(HealthDay News) — For adult patients with vulvar lichen sclerosus (VLS), long-term preventive topical corticosteroid (TCS) treatment is associated with improved outcomes, according to a study published online June 12 in JAMA Dermatology. The research was published to coincide with the World Congress of Dermatology, held from June 8–13 in Vancouver, Canada.
Andrew Lee, MBBS, from Sydney Medical School Northern at the University of Sydney, and colleagues examined the impact of long-term preventive TCS treatment of various potencies, adjusted to meet a target outcome of normal skin color and texture. Data were collected from a prospective longitudinal cohort study involving 507 women with biopsy-proved VLS.
The researchers found that potent TCS, followed by regular preventive TCS treatment, induced remission. Overall, 29.6 and 70.4% of patents were considered partially compliant and fully compliant with treatment. During follow-up, 0 and 4.7% of the fully compliant and partially compliant patients had biopsy-proven squamous cell carcinoma or vulvar intraepithelial neoplasia (P<0.001). Symptom suppression occurred in 93.3 and 58.0% of fully and partially compliant patients, respectively (P<0.001). During follow-up, 3.4 and 40.0% of patients, respectively, had adhesions and scaring (P<0.001), and 1.1 and 2.0%, respectively, had reversible TCS-induced cutaneous atrophy (P=0.43).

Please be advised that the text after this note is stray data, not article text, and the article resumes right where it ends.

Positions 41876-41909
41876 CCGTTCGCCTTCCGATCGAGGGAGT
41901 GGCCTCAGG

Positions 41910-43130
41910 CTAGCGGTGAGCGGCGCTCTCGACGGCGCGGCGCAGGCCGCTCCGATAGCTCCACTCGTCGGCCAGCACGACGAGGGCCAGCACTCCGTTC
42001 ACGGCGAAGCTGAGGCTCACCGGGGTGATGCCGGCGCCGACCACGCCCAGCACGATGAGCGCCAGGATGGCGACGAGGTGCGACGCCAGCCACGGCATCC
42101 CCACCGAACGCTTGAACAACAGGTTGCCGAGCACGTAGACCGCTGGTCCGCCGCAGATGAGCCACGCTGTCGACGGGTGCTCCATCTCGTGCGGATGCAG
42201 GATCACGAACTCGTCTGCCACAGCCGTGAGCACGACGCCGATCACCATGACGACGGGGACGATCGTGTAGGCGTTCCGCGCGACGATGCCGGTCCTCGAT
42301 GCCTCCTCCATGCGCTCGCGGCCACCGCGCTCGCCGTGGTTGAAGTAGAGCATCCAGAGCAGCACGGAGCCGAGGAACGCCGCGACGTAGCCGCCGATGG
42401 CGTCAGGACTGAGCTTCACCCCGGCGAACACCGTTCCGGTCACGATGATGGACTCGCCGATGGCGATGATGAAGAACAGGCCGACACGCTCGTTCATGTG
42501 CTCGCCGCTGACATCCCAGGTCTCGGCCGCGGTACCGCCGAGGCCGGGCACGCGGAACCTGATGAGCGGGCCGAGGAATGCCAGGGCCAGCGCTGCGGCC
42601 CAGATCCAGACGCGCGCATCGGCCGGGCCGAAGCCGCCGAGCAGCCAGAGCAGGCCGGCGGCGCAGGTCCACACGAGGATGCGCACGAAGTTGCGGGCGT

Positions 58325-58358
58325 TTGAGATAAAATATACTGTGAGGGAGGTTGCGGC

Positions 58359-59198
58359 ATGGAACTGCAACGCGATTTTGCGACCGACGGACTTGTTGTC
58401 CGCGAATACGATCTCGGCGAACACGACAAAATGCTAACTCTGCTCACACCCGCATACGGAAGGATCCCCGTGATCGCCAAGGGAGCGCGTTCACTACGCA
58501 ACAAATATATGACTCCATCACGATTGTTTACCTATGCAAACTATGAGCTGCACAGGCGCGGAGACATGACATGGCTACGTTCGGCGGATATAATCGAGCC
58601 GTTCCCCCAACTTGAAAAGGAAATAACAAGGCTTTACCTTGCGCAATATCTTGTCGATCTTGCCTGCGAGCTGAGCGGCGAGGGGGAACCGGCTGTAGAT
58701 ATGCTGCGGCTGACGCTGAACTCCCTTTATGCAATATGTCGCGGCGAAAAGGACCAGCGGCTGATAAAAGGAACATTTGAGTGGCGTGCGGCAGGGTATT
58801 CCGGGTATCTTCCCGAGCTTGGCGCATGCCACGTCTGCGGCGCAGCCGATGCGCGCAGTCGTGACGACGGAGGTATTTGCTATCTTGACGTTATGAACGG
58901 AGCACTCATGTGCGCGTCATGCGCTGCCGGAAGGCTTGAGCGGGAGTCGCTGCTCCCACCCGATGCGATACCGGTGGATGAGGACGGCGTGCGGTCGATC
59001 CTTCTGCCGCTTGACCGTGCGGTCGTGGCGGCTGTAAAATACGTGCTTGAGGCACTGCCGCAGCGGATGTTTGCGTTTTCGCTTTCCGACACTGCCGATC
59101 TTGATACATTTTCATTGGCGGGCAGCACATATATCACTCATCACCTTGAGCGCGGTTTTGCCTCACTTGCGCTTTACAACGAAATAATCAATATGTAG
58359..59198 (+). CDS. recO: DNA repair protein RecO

“Individualized preventive TCS regimens that achieve objective normality of skin color and texture and are used by compliant patients who attend regular long-term follow-up visits may modify the course of the disease,” the authors write.